- We apparently have a winner - the eminent

Chris Caldwell of UTM. His opus delectus -

a hideously beautiful ten page polynomial -

is a masterwork of grace and economy of

style. Though I am not personally qualified

to see if his numbers really add up, I am

inclined to simply take him on his word,

because I know that sooner or later,

somebody like DB (when he returns from Krypton)

will zorch him good for any errors.

He is hereby awarded the $91.80 Prize along

with many thanks, good wishes and

Undying Glory.

The contest however will remain open, and I

will smash my backup piggybank to replenish

the prize, because what I really wanted was

a tidy polynomial in one variable to send

home to mum. I want a polynomial of less

than ten degrees, preferably seven, of the form

ax^7 + bx^6 + cx^5 + dx^4 + ex^3 + fx^2 + gx + h,

or something similar, and unless I get one

I'm going to start claiming that my little

procedure is really more succinct than anything

the Math Wizards Society can concoct.

a. - --- In primenumbers@yahoogroups.com, "aldrich617" <aldrich617@...> wrote:
>

Aldrich, I have to say that your description of Prof. Caldwell's

>

> We apparently have a winner - the eminent

> Chris Caldwell of UTM. His opus delectus -

> a hideously beautiful ten page polynomial -

> is a masterwork of grace and economy of

> style. Though I am not personally qualified

> to see if his numbers really add up, I am

> inclined to simply take him on his word,

> because I know that sooner or later,

> somebody like DB (when he returns from Krypton)

> will zorch him good for any errors.

> He is hereby awarded the $91.80 Prize along

> with many thanks, good wishes and

> Undying Glory.

>

> The contest however will remain open, and I

> will smash my backup piggybank to replenish

> the prize, because what I really wanted was

> a tidy polynomial in one variable to send

> home to mum. I want a polynomial of less

> than ten degrees, preferably seven, of the form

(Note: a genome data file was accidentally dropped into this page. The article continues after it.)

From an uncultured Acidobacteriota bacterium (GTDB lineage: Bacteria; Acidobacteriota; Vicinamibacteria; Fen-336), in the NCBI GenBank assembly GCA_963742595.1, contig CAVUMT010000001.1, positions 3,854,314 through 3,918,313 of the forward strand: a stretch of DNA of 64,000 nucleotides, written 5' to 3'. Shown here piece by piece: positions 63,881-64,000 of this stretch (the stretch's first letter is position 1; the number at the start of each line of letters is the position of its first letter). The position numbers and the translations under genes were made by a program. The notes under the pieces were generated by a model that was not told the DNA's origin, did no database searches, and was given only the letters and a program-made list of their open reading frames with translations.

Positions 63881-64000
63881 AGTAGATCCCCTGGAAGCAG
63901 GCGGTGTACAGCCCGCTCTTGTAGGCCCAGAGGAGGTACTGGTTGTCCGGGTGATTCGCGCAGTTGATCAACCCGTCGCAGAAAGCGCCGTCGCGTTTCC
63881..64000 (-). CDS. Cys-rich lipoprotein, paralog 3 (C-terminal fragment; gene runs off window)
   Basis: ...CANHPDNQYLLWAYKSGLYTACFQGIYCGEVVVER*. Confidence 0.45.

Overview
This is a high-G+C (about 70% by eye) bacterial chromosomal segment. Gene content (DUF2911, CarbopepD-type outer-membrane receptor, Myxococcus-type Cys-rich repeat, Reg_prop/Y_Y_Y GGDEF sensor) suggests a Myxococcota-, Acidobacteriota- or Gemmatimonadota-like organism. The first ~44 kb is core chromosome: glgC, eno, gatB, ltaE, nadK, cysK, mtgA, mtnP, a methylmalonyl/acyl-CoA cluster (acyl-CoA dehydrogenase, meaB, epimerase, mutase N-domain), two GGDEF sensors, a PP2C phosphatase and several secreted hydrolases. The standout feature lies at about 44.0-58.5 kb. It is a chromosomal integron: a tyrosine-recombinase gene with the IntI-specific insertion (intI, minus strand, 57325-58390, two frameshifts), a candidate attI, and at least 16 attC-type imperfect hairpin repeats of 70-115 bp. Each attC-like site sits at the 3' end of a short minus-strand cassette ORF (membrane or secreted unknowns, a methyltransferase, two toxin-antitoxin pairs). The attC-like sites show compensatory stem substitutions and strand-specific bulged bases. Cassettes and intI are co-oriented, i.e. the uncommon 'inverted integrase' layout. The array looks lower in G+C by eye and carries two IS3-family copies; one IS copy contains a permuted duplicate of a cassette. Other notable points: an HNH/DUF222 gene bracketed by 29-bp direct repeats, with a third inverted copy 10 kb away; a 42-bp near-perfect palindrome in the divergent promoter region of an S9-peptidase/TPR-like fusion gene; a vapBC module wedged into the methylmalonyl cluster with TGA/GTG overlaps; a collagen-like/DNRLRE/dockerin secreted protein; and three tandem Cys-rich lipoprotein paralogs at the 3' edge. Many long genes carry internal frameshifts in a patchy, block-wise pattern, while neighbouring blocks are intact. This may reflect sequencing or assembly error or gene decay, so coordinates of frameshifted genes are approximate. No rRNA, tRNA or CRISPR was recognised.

> ax^7 + bx^6 + cx^5 + dx^4 + ex^3 + fx^2 + gx + h,

> or something similar, and unless I get one

> I'm going to start claiming that my little

> procedure is really more succinct than anything

> the Math Wizards Society can concoct.

>

> a.

>

solution - "opus delectus" and "hideously beautiful" - had me

laughing. Helped to cheer my day, thank you.

Like you, I have little idea about how Mr. Caldwell did what he did.

But I'm pretty sure that, if you retain the order of the numbers as

you presented them, you won't be able to generate those numbers with a

(one variable) polynomial of any order under about 90.

Why? For instance, look at the first 9 numbers you started with:

3167 2753 2753 1979 2357 1277 1979 647 1619.

I remember drawing smooth line graphs a very long time ago in grade

twelve (?) calculus, and doing the minima and maxima thing. Derivative

(or slope) equals zero at the minima and maxima. Generally speaking,

and if I recall correctly, a polynomial of degree two had one minima

or maxima (valleys or peaks), a poly of degree three had two valleys

or peaks, and so on. If you were to graph just the nine numbers above

with a smooth line you would see a very curvy line with seven peaks

and valleys. So, these first nine numbers alone would require a

polynominal of at least degree eight if I'm not mistaken.